“We found that the primary breadwinner moved to a job in another area but left their families here if they could,” said Brewer of the tough times during 2009 and 2010. “I got calls from men and women who asked me, ‘Is it coming back? When can I come back?’”

What Wichita did during the worst of its latest downturn was to work with the United Way and the city’s Workforce Alliance center. It helped place laid-off workers in new careers, ventures, or pathways to education. The resource center saw hundreds of people in the darkest days of late 2009.

“It was packed,” Brewer recalls. “Everything they needed—help getting into schools, résumé development, GEDs, applying for unemployment—we helped. A lot of people took advantage of it.”

And companies such as Cessna set up retirement plans and layoffs designed in a way that reflected the family nature of the company—and of a workforce that is often multigenerational.

WichitaRebecca Fairall is a supervisor in material and requirements planning at Cessna Aircraft. Members of her family have worked for Cessna since the 1940s. Her great-grandmother, Halli Gerlach, started at Cessna in 1945—she left the family wheat farm each day to help supplement their income. Her sons were delivered by “Doc” Wallace, father of Dwane Wallace—who, along with his uncle, Clyde Cessna, started Cessna Aircraft. Two of Gerlach’s sons worked for Cessna, and they in turn had three children who went to work for Cessna, who in turn had children who now work or have worked for Cessna.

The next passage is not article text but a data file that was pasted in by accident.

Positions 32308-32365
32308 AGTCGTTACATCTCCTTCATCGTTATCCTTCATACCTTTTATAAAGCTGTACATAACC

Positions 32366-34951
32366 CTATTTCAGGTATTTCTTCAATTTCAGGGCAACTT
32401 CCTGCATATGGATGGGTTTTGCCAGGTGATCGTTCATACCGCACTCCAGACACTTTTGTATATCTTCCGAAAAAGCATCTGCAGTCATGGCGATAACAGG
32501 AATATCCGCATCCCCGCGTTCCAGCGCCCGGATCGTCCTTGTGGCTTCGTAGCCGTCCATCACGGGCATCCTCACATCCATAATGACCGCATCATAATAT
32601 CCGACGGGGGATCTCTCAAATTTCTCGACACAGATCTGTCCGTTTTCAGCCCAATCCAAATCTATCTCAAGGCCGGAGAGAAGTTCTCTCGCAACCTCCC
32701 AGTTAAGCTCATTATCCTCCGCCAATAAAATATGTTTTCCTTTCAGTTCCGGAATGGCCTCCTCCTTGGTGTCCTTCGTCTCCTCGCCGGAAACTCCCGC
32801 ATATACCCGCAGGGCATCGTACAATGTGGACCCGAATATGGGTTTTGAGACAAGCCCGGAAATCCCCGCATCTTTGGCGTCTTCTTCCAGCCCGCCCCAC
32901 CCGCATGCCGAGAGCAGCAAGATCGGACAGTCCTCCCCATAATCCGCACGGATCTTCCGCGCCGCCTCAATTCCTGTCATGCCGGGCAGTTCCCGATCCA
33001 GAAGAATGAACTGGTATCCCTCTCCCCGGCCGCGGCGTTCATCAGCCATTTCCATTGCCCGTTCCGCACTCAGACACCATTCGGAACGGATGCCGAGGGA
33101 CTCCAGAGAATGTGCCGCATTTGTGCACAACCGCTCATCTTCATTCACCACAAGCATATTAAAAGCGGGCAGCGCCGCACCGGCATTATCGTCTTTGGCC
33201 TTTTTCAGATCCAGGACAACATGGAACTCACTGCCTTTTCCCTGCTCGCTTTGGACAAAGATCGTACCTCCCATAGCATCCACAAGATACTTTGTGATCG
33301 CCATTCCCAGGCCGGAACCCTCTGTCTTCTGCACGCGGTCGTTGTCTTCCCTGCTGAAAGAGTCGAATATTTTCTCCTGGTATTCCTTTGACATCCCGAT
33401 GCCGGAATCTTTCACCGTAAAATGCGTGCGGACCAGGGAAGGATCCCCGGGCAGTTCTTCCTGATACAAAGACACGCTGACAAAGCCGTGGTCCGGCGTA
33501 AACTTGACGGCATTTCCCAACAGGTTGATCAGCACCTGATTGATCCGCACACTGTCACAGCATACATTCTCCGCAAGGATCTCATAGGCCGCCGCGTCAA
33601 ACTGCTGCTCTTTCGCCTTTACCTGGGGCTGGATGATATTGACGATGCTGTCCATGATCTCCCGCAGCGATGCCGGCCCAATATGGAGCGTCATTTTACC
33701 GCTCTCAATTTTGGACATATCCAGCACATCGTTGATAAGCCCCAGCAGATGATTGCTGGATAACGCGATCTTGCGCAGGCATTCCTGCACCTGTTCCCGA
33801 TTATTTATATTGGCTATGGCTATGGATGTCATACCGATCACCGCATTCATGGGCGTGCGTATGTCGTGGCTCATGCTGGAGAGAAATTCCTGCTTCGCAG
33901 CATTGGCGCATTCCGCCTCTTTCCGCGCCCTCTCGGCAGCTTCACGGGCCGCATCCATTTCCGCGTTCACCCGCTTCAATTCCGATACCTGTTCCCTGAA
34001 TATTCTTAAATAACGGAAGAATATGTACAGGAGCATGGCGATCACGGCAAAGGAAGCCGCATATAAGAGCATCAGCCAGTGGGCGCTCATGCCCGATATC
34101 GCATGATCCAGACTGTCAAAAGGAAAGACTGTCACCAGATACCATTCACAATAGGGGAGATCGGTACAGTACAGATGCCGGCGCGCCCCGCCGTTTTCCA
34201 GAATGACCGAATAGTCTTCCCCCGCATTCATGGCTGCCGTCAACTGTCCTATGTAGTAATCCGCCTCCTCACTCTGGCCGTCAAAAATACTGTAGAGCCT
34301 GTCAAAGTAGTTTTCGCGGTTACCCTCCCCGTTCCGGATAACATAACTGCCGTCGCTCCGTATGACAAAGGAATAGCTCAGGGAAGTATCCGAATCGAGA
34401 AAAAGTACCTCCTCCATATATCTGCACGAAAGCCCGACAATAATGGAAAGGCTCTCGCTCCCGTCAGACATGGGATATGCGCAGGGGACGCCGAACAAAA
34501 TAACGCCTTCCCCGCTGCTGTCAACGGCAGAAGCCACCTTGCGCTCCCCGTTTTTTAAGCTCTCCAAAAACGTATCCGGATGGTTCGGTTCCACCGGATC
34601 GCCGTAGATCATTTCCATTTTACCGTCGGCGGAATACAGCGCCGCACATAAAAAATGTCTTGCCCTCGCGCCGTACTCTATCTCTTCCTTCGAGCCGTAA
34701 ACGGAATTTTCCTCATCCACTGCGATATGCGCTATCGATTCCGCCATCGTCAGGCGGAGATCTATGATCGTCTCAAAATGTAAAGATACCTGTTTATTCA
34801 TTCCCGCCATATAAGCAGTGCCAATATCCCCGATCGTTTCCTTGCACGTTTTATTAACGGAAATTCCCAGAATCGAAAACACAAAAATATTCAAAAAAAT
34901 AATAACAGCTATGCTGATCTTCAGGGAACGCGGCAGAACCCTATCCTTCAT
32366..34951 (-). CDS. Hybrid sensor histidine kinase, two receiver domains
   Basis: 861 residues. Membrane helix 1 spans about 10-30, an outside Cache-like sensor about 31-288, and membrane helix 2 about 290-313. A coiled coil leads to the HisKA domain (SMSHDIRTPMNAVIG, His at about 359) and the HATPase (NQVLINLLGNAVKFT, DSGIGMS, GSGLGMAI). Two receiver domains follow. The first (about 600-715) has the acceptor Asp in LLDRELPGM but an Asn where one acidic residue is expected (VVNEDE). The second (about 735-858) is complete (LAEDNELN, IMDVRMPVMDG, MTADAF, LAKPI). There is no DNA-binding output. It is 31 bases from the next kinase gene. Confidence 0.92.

The worst of the layoffs occurred at Cessna in 2009. Fairall’s mother, Jodi Swinehart, who had worked in purchasing for 32 years, elected to take the early retirement option. “The older generation essentially saved the jobs for the younger ones,” said Fairall. “My mom saved my job for me.”

“Cessna really tried to take care of people,” Swinehart said. “Last year was a very volatile year. There were special meetings, they helped set up people for unemployment, they gave 60 days’ notice. But we recognized that it was agonizing for them [Cessna] to let people go.”

Pollyannas?

Molly McMillin is the senior reporter for aviation and aerospace for The Wichita Eagle. She, too, is a native Wichitan. And she is an interesting study in remaking oneself in light of life changes. The mother of three children worked part-time jobs and fulfilled her dream of becoming a journalist, graduating from Wichita State University the same year her oldest son graduated from the local Bishop Carroll High School. She took over the newspaper’s aviation beat in 1999. Her father has flown GA for 50 years and owns a Piper Tri-Pacer based at nearby Augusta Airport (one of 10 airports surrounding Wichita; there are 140 airports in Kansas). McMillin recently got her pilot certificate so her father, who no longer has his medical, can continue to fly.

Wichita“I don’t want to sound like a Pollyanna, but I believe we will always come back,” said McMillin. “I admit I’ve suffered a little ‘survivor guilt,’ especially when covering some of the stories and the people who were laid off. This is my home, my town.”

McMillin has the unenviable task of reporting on the dark side of the aviation industry in Wichita. In early 2011 she was still writing stories with headlines such as “Aviation Job Fair Attracts Hundreds Willing to Move,” in which, she said, she faced men and women who were still out of work from the layoffs even with all of the support from the city and the industry.

“I really thought I’d be back to work in six or seven months,” she quoted interior aircraft mechanic David George in January. He was one of the hundreds attending the job fair. He had more than 14 years of aviation experience—and two years of experience looking for a job.

“We’re more than a little bruised,” McMillin said.

The elephant(s) in the room

Maybe Carl Brewer ran for mayor for job security—after all, he has been laid off by both Cessna and Boeing—but that’s not the impression one gets. “Every few years we go through this agonizing thing. It’s a cycle. People wonder, ‘Will it be me today?’” said Brewer. “This one has been the worst we’ve ever seen. And it’s been so painful to be here and be mayor—I’m from here. But the people here are tough. We’re tough in aviation and we’re important to the state of Kansas.”